Shannon K. O'Neil

Latin America's Moment

O'Neil analyzes developments in Latin America and U.S. relations in the region.

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Showing posts for "Argentina"

Why the Summit of the Americas Matters

by Shannon K. O'Neil
Colombian policemen stand in front of the Centro de Convenciones in Cartagena Colombian policemen stand in front of the Centro de Convenciones in Cartagena (Jose Gomez/Courtesy Reuters).

The sixth Summit of the Americas on April 14-15 is part of an intense spring of bilateral and regional interactions in the hemisphere. It will bring together thirty-three heads of state from nearly every member of the Organization of American States (OAS) in Cartegena, Colombia, to discuss regional issues ranging from expanding economic ties to turning back a surge in criminal activity. Read more »

Investing in Latin America

by Shannon K. O'Neil
The Botafogo neighborhood is seen with the famous Sugar Loaf Mountain in the background in Rio de Janeiro (Ricardo Moraes/Courtesy Reuters). The Botafogo neighborhood is seen with the famous Sugar Loaf Mountain in the background in Rio de Janeiro (Ricardo Moraes/Courtesy Reuters).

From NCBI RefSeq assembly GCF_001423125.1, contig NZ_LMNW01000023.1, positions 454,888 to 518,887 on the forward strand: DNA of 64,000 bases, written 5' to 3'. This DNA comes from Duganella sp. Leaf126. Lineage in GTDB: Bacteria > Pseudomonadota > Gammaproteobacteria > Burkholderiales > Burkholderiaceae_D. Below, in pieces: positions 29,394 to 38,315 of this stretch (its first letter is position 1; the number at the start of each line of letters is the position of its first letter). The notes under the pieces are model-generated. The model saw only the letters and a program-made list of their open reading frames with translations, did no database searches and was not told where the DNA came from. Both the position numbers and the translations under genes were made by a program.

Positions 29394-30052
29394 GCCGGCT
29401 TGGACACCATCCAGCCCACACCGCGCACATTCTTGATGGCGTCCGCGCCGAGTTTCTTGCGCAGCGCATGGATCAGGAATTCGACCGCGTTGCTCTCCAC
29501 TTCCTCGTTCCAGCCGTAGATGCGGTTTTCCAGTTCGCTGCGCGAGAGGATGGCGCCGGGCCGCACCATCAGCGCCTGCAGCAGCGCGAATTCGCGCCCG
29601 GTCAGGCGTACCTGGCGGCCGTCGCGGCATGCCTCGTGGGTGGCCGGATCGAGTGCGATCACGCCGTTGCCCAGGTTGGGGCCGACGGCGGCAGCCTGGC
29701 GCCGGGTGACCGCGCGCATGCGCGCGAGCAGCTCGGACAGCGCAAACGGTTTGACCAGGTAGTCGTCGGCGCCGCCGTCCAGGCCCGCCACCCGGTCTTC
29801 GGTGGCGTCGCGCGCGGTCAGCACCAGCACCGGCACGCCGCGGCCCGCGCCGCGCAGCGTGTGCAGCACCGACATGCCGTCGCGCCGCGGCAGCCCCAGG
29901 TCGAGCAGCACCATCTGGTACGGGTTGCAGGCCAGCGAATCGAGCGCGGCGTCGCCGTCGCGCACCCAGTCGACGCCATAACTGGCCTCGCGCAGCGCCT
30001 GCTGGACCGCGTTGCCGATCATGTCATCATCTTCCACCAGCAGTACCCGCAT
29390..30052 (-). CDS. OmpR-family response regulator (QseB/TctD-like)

I just came back from speaking on a panel, on Brazil and Latin America more broadly, at a conference for institutional investors. We five panelists came from research, investing, and on-the-ground business backgrounds, providing a variety of perspectives and interesting conversation.  Overall three big themes emerged in our discussion: Read more »

Press Freedom and Democracy in Latin America

by Shannon K. O'Neil
Pedestrians look at the front pages of newspapers on a street in Quito October 1, 2007. President Rafael Correa's party on Sunday battled for a majority of seats in the election of an assembly the leftist leader said will challenge discredited political elites by drafting a new constitution (Guillermo Granja/Courtesy Reuters). Pedestrians look at the front pages of newspapers on a street in Quito October 1, 2007. President Rafael Correa's party on Sunday battled for a majority of seats in the election of an assembly the leftist leader said will challenge discredited political elites by drafting a new constitution (Guillermo Granja/Courtesy Reuters).

Last Wednesday, Ecuador’s Supreme Court upheld sentences handed down in July 2011 for four members of the El Universo newspaper’s staff in the latest chapter of a lengthy and controversial trial. Three of the newspaper’s directors, Carlos, César, and Nícolas Perez, and an editorialist, Emilio Palacio, face three years in jail and $40 million in fines. All have fled the country or sought asylum abroad, and many expect that the fines (if collected) will bankrupt the 90-year-old periodical. Read more »